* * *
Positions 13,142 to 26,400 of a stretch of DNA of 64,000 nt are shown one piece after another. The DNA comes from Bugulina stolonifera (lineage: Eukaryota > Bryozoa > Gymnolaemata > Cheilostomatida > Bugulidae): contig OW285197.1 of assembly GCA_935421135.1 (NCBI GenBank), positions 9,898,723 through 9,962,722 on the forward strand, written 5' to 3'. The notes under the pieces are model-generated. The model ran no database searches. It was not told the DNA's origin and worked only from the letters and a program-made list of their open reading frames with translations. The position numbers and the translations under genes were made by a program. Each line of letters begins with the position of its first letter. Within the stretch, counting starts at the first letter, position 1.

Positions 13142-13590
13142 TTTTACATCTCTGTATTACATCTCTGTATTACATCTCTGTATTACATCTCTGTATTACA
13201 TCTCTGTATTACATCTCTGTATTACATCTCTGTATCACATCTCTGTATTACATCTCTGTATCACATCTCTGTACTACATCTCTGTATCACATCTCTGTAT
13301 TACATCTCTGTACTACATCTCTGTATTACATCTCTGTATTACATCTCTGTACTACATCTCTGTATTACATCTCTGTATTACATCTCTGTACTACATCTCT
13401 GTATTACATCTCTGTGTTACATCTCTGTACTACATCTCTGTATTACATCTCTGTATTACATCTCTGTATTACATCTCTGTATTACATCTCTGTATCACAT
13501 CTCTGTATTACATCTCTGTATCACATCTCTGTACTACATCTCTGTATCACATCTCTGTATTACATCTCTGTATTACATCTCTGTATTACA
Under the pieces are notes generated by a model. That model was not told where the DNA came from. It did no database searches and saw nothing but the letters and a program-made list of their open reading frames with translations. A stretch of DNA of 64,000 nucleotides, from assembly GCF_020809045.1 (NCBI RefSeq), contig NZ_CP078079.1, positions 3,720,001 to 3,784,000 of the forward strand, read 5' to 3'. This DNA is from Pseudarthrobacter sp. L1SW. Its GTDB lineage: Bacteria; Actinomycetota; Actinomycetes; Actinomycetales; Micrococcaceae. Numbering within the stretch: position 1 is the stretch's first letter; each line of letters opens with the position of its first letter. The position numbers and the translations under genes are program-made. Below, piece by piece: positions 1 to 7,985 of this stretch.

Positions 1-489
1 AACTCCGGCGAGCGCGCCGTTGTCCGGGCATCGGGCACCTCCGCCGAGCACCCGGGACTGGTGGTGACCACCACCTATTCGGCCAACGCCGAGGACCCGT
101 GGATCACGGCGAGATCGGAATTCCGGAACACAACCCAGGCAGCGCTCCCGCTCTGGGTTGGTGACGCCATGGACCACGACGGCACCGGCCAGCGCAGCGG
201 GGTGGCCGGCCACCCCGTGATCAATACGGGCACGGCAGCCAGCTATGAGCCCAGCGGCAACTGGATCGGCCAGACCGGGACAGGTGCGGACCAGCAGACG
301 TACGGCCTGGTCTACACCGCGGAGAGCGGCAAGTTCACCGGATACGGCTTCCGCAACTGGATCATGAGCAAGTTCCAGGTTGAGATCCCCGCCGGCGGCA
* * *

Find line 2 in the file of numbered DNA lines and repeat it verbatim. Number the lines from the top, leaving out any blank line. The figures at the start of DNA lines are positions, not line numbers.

Positions 13142-13590